Lincoln, Nebraska (PressExposure) April 19, 2012 -- Nebraska offers travelers the perfect place to take a detour from the stresses of everyday life. There are plenty of opportunities to pull off the fast lane for a relaxing stop at one of the state's many historic hotels, B&Bs and guest ranches.
Historic hotels offer small-town charm in picturesque villages and cities across Nebraska. In Chadron, the Olde Main Street Inn features suites plus a wonderful restaurant and saloon on the main floor. The historic Hotel Wilber in southeast Nebraska offers a decidedly Czech flavor. Its 11 rooms, decorated and sponsored by local families, exude old-world charm. Hungry travelers can cozy up to the bar in the basement's Czech Cellar restaurant for hearty Czech fare, including roast duck accompanied by potato dumplings and kraut.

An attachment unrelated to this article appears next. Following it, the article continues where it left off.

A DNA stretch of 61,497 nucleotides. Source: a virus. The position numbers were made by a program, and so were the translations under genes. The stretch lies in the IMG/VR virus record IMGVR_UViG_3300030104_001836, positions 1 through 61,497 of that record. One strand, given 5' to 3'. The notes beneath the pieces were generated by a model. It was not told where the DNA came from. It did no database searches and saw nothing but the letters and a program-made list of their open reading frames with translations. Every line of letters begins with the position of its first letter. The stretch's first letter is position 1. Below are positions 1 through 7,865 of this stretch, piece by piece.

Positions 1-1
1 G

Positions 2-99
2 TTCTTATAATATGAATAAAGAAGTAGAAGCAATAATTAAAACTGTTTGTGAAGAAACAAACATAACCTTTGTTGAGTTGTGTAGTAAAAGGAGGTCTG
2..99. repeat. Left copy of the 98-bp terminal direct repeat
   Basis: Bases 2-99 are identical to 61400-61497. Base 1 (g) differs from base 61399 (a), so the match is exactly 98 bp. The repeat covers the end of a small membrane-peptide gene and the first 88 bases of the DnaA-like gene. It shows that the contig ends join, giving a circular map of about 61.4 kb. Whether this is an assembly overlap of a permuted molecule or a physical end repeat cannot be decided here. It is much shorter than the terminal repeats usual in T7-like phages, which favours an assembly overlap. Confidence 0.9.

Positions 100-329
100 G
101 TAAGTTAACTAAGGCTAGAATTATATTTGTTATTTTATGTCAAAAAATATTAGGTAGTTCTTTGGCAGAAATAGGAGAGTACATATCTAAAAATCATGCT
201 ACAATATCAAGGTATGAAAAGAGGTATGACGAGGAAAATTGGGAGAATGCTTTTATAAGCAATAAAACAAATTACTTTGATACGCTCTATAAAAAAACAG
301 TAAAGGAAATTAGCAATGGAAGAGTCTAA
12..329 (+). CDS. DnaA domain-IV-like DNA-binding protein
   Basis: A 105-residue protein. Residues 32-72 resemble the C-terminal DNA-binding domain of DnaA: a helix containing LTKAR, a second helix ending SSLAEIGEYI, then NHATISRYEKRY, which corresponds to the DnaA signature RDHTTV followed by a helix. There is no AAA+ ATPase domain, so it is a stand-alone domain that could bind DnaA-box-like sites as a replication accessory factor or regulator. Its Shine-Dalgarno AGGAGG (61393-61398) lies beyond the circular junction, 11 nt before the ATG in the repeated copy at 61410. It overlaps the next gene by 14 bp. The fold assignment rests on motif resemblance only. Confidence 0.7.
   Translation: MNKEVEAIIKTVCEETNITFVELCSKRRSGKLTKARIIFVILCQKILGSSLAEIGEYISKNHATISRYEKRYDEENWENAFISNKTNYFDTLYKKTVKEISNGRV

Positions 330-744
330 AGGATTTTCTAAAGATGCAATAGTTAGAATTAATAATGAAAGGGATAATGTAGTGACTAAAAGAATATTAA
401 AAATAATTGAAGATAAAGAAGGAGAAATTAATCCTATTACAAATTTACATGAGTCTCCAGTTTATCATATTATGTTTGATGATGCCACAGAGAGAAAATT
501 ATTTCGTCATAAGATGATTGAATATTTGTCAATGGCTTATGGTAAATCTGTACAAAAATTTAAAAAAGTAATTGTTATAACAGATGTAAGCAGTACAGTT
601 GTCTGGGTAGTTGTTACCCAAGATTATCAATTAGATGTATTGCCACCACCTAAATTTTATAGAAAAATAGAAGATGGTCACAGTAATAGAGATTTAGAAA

For travelers looking for a soothing spot to rest their heads, Nebraska B&Bs are scattered throughout the state. The Cornerstone Mansion B&B in Omaha offers a quiet respite in an urban setting, while the Plantation House B&B in Elgin-population 657-takes guests back to a simpler time. Adventure mavens can try out glamour camping, a.k.a. "glamping," at Slattery Vintage Estates near Lincoln. No equipment is required, as the 10- by 14-foot heated tents are furnished with full-size beds and antique furniture.
Prospective cowpokes can pull on their boots, strap on their chaps and head to cattle country, where guest ranches allow travelers a chance to live the cowboy life. At Ponderosa Ranch near Crawford, guests can drive cattle, mend fences and learn how to make chaps. Guests at the 17 Ranch near Lewellen can choose their level of involvement, from learning to ride horses to helping with the spring roundup, calving and branding. Guests can sample wines produced on the ranch's vineyard at a tasting room in Lewellen.
Some accommodations in Nebraska simply can't be classified, and Dancing Leaf Earth Lodge near Wellfleet is one of those places. Guests there stay in re-creations of the dome-shaped, earthen lodges occupied by the Pawnee and other early residents of the Great Plains. Another one-of-a-kind overnight experience is the St. Benedict Center, where travelers seeking a spiritual escape can find peace on 160 acres of farmland outside of Schuyler.